• April 01, 2024

    Union Backs USPS In Bias Suit That Went To High Court

    A Christian postal worker who claimed he was unlawfully punished for seeking Sundays off should lose his religious bias case under the standard the U.S. Supreme Court set when it revived his case in 2023, a letter carriers union told a Pennsylvania federal judge.

  • April 01, 2024

    Judge Won't Make EEOC Pay Atty Fees For Unsuccessful Suit

    The U.S. Equal Employment Opportunity Commission doesn't have to pay a Georgia hospital's attorney fees after jurors found in favor of the medical center on disability bias claims, a federal judge ruled, saying the jury's siding with the hospital didn't make the agency's suit frivolous.

  • April 01, 2024

    NJ Courts Get Out Of Suit Alleging Ex-Judge Harassed Official

    The New Jersey Administrative Office of the Courts has gotten out of a lawsuit from a municipal court administrator alleging she was sexually harassed by a former municipal court judge, arguing that the woman was never an employee of the office.

  • April 01, 2024

    Staten Island Firm Must Face Hostile Work Environment Claim

    A New York federal judge has partially dismissed an employment discrimination suit against a State Island law firm, nixing discrimination and retaliation claims brought by a Black former office manager while allowing claims over the firm's allegedly hostile work environment to proceed to trial.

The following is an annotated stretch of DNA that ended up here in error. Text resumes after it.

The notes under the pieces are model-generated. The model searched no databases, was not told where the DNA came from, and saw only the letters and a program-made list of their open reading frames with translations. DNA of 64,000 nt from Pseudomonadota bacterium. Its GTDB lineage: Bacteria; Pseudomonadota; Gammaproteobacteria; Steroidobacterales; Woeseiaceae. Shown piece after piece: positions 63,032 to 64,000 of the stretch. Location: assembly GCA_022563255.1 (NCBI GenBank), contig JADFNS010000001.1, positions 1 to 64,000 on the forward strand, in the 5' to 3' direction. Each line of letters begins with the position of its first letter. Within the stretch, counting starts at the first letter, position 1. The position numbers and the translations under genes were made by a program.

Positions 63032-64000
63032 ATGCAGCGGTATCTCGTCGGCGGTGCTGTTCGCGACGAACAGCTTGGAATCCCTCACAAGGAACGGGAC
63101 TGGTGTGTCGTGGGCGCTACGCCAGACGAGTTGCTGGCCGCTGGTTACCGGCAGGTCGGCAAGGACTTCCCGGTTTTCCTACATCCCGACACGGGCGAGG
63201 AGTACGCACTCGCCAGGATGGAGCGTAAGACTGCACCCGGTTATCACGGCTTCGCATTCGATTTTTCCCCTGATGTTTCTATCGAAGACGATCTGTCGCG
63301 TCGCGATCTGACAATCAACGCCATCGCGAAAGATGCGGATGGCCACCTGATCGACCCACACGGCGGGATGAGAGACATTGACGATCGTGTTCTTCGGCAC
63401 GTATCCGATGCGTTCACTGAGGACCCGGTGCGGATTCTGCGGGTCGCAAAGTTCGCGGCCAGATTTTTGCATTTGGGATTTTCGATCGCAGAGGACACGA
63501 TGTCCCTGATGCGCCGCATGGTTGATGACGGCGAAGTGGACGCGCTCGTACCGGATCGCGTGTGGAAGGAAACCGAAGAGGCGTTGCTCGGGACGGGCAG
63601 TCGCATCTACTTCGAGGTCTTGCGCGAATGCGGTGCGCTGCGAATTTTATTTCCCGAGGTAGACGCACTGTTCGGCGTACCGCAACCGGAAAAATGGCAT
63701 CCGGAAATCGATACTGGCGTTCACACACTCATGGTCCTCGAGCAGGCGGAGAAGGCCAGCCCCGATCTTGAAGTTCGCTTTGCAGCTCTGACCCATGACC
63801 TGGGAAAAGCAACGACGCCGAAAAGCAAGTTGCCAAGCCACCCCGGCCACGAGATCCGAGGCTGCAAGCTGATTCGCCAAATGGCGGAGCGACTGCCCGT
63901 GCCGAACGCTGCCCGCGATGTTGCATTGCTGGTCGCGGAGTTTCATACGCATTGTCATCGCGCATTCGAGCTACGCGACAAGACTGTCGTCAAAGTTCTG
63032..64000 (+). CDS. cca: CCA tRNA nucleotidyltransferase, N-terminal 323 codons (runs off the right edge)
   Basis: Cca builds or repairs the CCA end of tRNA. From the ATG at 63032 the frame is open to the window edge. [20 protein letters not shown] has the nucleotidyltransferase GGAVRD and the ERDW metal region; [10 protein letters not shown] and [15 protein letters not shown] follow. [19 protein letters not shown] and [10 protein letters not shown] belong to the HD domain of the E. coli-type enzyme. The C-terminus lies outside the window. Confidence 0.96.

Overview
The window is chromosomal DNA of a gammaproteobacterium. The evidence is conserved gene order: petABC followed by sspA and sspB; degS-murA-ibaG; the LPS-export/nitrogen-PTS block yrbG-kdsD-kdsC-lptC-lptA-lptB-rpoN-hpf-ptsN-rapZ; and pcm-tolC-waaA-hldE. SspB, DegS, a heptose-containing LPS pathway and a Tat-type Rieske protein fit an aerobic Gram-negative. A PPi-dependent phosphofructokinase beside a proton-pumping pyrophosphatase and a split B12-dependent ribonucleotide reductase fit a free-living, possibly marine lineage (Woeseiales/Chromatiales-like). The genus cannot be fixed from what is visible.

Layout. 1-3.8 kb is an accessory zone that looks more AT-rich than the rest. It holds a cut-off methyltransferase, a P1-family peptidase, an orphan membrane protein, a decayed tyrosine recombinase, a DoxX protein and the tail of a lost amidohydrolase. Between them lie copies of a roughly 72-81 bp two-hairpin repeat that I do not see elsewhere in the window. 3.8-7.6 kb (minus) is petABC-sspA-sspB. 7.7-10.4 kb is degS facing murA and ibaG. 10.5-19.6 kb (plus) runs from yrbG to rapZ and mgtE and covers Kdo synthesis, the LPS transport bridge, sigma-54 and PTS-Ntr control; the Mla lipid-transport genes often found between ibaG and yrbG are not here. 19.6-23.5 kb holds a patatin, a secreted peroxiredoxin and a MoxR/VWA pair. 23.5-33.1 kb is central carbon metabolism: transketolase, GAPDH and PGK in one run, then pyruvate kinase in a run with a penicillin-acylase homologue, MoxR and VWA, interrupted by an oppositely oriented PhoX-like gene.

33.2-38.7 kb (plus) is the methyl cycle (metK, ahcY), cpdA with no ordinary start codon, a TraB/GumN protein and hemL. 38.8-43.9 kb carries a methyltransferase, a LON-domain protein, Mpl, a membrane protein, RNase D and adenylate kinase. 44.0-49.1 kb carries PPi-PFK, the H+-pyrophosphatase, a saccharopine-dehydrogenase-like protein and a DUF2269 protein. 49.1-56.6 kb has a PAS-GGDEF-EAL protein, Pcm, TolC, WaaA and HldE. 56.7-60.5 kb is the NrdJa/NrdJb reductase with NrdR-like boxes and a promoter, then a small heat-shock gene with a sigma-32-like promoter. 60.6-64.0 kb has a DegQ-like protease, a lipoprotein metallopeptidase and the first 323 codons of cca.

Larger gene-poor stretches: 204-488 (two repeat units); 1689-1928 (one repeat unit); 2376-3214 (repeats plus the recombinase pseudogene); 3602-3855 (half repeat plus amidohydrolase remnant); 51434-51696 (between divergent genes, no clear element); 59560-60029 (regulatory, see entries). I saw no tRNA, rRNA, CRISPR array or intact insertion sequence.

• April 01, 2024

    Ex-Exec Sues Canadian Hockey League Team Over Firing

    The former vice president of finance for the Canadian Hockey League's Portland Winterhawks has sued the team and its general manager, claiming that the general manager intended to get the former executive fired from his new job due to the unfounded belief that he embezzled money from the franchise.

  • April 01, 2024

    Fla. Atty Can't Escape $300K COVID Relief Fraud Conviction

    A Florida attorney fell short in trying to nix her conviction for conspiracy to commit wire fraud when a Georgia federal court found the jury heard and saw a "plethora" of evidence to show she submitted fraudulent loan applications in an effort to obtain money meant to help small businesses during the COVID-19 pandemic.